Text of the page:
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I Remember What You Did…….

Life is one big struggle.  The longer we live and the more we are “engaged” in the facets of life, the more responsibilities we have and we find that we face battles on more “fronts” than we did as young folks.  We all know the usual struggles like job, finances, health, parenting, marriage, extended family, and the like.  But it is more often those hidden and yet compelling issues that create stress, anxiety, and rob us of energy to do what we need to do or want to do.

How many times do you deal with hidden hurts, wounds, disappointments, fears, anxieties, and anger that is unresolved?  How easy is it to see any one of those flare when we have to deal with something “that person said” or we have to “work with that individual”.  Unresolved bitterness will destroy the kindest and most gracious person.  We know that our Master taught us to “bless those that curse you, and do good to those that despitefully use you”.  He also said, “Love your enemies”.  And, He told Peter that we should be forgiving a wrong doer an infinite number of times when He said, “Forgive them 70 times 7”.   Our fleshly desire is not to forgive and love, but to level, humiliate, embarrass, or crush the person that has inflicted great pain.  Vengeance is not the answer.  Vengeance is diving in “head first” to the shallow end of willful ignorance.  Anyone that does so will be wounded for a long time.  Read what some have written about vengeance…..

When critics sit in judgment it is hard to tell where justice leaves off and vengeance begins.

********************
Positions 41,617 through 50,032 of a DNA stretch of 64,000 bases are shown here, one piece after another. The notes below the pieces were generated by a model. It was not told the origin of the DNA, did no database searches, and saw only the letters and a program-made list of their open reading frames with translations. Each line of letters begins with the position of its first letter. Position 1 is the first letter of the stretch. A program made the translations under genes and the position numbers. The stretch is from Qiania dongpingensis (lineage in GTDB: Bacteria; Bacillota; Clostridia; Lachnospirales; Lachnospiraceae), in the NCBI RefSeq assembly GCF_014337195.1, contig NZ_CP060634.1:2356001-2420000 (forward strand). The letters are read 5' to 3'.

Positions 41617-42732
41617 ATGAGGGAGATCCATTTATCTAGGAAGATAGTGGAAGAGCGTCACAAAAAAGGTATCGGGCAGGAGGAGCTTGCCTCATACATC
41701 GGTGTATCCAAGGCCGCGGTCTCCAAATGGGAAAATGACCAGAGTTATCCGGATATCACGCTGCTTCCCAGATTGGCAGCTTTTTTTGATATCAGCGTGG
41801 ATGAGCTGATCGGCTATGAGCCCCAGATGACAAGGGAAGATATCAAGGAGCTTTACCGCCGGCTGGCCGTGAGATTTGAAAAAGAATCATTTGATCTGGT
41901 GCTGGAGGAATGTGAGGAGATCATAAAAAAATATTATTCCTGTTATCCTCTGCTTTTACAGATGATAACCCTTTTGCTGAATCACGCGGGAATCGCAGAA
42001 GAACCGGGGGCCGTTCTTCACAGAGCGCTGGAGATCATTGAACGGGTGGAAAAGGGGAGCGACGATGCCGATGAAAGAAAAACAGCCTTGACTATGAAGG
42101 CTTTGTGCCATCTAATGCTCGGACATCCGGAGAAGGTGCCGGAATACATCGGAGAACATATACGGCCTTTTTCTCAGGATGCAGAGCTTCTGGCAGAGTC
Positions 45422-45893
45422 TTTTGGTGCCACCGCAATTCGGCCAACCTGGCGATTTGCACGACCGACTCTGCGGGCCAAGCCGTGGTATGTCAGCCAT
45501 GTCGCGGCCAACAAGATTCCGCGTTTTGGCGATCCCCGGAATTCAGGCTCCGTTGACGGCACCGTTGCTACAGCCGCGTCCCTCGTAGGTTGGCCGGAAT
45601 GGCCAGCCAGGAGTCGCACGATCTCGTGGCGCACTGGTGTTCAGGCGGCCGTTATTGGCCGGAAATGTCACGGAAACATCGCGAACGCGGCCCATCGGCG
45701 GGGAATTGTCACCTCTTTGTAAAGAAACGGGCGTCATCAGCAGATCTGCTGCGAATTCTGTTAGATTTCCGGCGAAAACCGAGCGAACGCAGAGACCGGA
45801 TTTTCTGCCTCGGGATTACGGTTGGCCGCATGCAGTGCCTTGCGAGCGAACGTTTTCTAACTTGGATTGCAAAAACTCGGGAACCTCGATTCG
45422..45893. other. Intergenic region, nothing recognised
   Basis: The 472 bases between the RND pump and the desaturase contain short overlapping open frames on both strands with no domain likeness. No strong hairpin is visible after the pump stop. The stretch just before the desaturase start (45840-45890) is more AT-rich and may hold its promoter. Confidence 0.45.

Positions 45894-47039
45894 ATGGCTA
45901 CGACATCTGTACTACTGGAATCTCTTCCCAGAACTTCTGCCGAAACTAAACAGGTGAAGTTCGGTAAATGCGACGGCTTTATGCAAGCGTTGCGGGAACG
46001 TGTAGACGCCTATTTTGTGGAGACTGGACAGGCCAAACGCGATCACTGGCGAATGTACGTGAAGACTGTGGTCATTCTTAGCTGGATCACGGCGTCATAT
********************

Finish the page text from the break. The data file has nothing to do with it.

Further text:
Chuck JonesVengeance is not the point; change is. But the trouble is that in most people’s minds the thought of victory and the thought of punishing the enemy coincide.   Barbara DemingA man that studies revenge keeps his own wounds green.  Francis Bacon, Essays.

While seeking revenge, dig two graves — one for yourself.  Doug Horton.

Perhaps we can relate to the man in this “old story”……

There was once a man who was bitten by a dog, which was later discovered to be rabid. The man was rushed to the hospital where tests revealed that he had, in fact, contracted rabies. At the time, medical science had no cure for this disease and so his doctor faced the difficult task of informing him that his condition was incurable and terminal. “Sir, we will do all we can to make you comfortable. But I cannot give you false hope. There is nothing we can really do. My best advice is that you put your affairs in order as soon as possible.”

The dying man sank back on his bed in shock, but finally rallied enough strength to ask for a pen and some paper. He then set to work with great energy. An hour later, when the doctor returned, the man was stilling writing vigorously. The doctor commented “I’m glad to see that you’re working on your will.” 

“This ain’t no will, Doc.” Replied the dying man, “this is a list of the people I’m going to bite before I die.”  (Copied).